The Urge Reunion at Pointfest, 9/10/11: Review, Photos and Setlist


  • Photo by Todd Owyoung

The Urge Pointfest September 10, 2011

"We have an announcement: The Urge is back!" While it was nice of singer Steve Ewing to mention this midway through his band's first set in six years, it was also totally unnecessary. From the moment Bill Reiter and Matt Kwiatkowski blasted the staccato intro of "Violent Opposition" out of their horns, it was obvious that the Urge was back and sharp as ever. The local funk/ska/metal heroes powered through a crowd-pleasing eleven song performance that, aside from two barely noticeable slipups, showed no sign of the sextet's layoff.

The Urge unsurprisingly devoted half of its set to material from Receiving the Gift of Flavor, the band's most up-tempo and aggressive album. If it's tough to sustain that record's energy level, the band didn't show it. Ewing, Reiter and Kwiatkowski jumped, flailed and somersaulted as if the process of aging didn't exist. Underneath this chaos, the rhythm section locked into a tight groove that established a strong foundation to build upon. John Pessoni's fill-centric drumming perfectly complimented Karl Grable's slithery bass lines while Jerry Jost alternately chimed in on the offbeat or led the charge with a hellacious thrash. Somehow, Pessoni also sang perfect harmonies while nailing his complex drumming.

  • Photo by Todd Owyoung

Ewing, of course, remains the perfect frontman. He sounds at ease whether he's indulging in soulful hollering, screaming or smooth rapping. He also knows how to control a crowd, as proven by the theater-wide sing-along at the end of "Closer." The audience was under the group's sway throughout the night. From the lawn to the seats, everyone was dancing, and the pit was a hotbed of moshing. Veteran fans in particular went crazy for old-school ska jam "Tell Me What's Going On." Everything came to a climax in the last three songs: "Jump Right In" (the band's biggest hit), "Brainless" (its breakout hit) and "It's Gettin' Hectic" (a souped-up Brand New Heavies cover that became a live anthem over the years). Saving the heavy hitters for last may be one of the oldest tricks in the book, but it paid off beautifully here. Each song built in intensity until everything burst in the pounding finale of "Hectic."

If there was anything to complain about, it was that the concert could have been longer. Maybe the Urge should have switched time slots with Bush, who headlined the evening with a generally competent show that suffered by comparison ("Glycerine" still gets the lighters out, though). Given the restraints of playing at a festival, the short set was understandable, but it was tough to be left wanting more after six years between shows. Still, any and all griping is irrelevant. The Urge is back and at the top of its game.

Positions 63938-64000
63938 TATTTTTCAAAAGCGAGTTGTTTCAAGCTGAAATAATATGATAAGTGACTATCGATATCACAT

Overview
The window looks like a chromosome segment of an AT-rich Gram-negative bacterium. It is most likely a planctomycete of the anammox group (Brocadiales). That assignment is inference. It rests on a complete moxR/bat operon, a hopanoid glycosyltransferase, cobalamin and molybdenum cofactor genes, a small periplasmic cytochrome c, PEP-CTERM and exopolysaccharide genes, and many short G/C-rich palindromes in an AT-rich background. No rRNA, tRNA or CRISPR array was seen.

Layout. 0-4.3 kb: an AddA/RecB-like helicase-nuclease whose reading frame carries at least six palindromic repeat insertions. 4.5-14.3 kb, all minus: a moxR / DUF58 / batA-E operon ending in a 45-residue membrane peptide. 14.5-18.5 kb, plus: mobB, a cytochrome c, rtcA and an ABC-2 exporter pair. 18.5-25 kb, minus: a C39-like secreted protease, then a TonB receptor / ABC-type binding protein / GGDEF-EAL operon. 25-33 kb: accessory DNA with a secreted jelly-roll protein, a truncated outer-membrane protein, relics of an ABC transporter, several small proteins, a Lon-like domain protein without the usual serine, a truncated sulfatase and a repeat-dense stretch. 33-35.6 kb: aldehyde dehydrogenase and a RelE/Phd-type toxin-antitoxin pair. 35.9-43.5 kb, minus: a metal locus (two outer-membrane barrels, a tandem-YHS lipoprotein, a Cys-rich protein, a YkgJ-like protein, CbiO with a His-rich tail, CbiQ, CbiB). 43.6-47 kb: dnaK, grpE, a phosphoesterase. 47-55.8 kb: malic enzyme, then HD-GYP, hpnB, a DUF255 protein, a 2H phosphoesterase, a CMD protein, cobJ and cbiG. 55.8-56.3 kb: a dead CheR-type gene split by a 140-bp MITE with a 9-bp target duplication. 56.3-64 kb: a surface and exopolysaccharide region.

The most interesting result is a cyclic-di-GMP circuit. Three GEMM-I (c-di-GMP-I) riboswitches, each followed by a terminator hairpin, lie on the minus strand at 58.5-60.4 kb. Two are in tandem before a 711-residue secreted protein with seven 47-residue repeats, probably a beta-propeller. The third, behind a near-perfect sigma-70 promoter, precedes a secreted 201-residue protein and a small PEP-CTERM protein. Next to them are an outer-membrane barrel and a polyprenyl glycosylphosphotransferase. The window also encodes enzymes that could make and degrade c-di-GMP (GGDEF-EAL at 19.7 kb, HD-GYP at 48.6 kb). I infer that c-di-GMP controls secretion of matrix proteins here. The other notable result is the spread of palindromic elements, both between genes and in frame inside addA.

Notes setlist and more photos on the next page

  • Photo by Todd Owyoung

Critic's Notebook

By the way: Ok there was a little more to Ewing's announcement. He also mentioned that The Urge is playing at The Pageant on November 11 and 12.

Overheard: "Play that motherfuckin' Urge shit!" - 17,000 something people before the band played

Personal Bias: Like many St. Louisans, I was obsessed with The Urge in middle and high school. They were the biggest factor in getting me interested and involved in the local music scene.


1. Violent Opposition 2. All Washed Up 3. Where Do We Go 4. Say Yes 5. Open All Night (Going to the Liquor Store) 6. Tell Me What's Going On 7. Closer 8. Four Letters And Two Words 9. Jump Right In 10. Brainless 11. It's Gettin' Hectic

  • Photo by Todd Owyoung

Support Local Journalism.
Join the Riverfront Times Press Club

Local journalism is information. Information is power. And we believe everyone deserves access to accurate independent coverage of their community and state. Our readers helped us continue this coverage in 2020, and we are so grateful for the support.

Help us keep this coverage going in 2021. Whether it's a one-time acknowledgement of this article or an ongoing membership pledge, your support goes to local-based reporting from our small but mighty team.

Join the Riverfront Times Club for as little as $5 a month.